Contrary to rumors that had been circulating prior to the official release of the S5, it DOES NOT have 2K screen resolution (2560 x 1440). Instead it retains the same 1920 x 1080 resolution of the S4. Maximum screen brightness and color temperature aside, it's difficult to tell the difference between the S4 and S5 screens. They both look gorgeous.
Processor and Chipset
The S5 comes with the Qualcomm Snapdragon 801 clocked at 2.5 GHz, mated to the Adreno 330 GPU. This is essentially the same setup as all the other current top-end phones, but with a slightly faster clock rate (most of the others offer just 2.3 GHz, though you'd be hard-pressed to really notice the difference).
The 801 offers a secondary low-power processor that can continuously monitor various inputs without putting much of a strain on the battery. However, I wasn't able to find any feature that made use of this secondary processor. The HTC One M8 supports the ability to wake the phone up by swiping the screen. The Motorola X is always listening and you can say "Okay Google Now" to it at any time.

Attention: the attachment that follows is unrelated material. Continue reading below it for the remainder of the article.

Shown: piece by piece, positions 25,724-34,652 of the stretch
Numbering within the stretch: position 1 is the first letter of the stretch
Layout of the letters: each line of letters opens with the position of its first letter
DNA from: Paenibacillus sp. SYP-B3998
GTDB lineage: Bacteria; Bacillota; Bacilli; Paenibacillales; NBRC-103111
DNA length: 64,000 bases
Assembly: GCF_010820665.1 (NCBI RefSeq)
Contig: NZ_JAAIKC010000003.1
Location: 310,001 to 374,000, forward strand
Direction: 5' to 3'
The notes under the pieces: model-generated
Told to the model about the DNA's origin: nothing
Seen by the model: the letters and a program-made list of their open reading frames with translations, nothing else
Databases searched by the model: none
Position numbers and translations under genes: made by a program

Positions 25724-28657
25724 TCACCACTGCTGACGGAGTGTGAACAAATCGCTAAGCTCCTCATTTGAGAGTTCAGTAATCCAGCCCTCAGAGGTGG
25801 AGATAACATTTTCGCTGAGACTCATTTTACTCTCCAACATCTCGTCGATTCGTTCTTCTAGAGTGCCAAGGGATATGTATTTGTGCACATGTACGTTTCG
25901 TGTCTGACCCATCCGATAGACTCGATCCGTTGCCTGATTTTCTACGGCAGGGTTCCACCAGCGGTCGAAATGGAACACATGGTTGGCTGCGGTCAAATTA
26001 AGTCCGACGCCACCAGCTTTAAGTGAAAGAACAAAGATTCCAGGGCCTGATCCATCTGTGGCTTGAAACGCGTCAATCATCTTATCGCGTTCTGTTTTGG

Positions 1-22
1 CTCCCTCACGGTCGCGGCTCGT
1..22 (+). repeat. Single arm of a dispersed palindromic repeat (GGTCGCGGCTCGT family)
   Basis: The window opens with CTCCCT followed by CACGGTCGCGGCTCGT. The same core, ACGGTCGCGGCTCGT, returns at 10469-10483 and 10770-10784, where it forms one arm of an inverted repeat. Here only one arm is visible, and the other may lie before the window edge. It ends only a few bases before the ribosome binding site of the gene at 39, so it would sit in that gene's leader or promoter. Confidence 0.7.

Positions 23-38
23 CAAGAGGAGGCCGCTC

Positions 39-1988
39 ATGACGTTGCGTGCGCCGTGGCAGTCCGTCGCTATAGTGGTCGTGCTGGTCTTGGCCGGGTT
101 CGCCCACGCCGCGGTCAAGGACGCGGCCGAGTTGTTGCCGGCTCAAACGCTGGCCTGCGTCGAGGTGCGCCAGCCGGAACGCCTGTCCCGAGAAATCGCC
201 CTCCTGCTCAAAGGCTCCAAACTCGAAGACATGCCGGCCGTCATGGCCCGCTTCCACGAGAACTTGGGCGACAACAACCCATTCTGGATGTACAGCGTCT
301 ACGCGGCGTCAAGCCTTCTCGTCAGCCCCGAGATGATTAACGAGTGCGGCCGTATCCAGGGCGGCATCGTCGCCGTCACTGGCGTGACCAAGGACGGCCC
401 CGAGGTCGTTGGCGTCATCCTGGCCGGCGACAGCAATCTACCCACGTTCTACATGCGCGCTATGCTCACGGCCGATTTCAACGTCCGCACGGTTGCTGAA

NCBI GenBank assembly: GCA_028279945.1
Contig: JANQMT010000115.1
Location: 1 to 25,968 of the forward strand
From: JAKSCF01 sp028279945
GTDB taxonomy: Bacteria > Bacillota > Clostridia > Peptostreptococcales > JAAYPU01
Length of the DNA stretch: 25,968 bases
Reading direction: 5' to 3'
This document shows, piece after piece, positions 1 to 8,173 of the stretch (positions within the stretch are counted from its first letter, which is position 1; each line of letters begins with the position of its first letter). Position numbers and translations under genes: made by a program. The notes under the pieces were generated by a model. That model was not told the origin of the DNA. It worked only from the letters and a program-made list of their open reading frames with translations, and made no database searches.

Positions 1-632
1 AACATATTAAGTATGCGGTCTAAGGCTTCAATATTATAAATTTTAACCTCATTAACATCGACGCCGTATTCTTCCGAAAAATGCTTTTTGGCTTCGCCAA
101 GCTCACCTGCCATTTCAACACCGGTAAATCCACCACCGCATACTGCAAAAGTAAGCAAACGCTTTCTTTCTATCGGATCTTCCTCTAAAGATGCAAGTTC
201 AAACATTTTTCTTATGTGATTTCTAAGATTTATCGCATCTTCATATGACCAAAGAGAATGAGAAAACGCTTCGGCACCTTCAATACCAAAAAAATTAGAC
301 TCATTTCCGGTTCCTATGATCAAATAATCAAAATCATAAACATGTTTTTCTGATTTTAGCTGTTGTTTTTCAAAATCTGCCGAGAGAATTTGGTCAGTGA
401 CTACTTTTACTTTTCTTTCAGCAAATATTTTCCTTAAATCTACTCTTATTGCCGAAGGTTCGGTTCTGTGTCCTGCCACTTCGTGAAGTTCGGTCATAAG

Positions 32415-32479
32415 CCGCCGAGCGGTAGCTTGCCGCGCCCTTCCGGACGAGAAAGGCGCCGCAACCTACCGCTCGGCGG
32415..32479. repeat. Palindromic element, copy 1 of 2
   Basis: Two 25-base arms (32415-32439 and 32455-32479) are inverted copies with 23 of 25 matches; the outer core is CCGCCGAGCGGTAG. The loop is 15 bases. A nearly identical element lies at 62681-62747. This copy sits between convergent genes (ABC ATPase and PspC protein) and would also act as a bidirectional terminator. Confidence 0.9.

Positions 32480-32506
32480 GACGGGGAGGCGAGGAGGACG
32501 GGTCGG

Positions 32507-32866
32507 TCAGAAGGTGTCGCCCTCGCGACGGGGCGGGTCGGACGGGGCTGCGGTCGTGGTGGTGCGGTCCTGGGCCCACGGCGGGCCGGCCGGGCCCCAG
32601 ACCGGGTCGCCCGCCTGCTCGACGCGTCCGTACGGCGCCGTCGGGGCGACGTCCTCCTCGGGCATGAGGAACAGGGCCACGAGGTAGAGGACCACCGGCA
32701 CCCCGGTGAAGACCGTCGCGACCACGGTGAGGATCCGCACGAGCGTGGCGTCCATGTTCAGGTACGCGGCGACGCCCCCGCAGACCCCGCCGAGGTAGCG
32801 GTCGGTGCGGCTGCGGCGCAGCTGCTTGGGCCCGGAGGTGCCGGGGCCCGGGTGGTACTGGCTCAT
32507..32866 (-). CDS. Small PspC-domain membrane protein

Like all Samsung smartphones the S5 had support for a MicroSD card. If you pull the back cover you'd be excused for thinking it did not have one, but they've done a really nice job of combining the SIM slot and the MicroSD slot into one. The MicroSD sits atop the SIM, but a thin metal divider ensures they don't interfere with one another.
The S5 is the first phone I've tested that has a USB 3.0 slot at the bottom. It's backward-compatible with USB 2.0, so you can use all of your existing charges and USB 2.0 cables. If your computer has USB 3.0 however, you'll really want to make use of it, because it allows for super-fast transfers. I don't have USB 3.0 on any of my computers, and so I couldn't test that.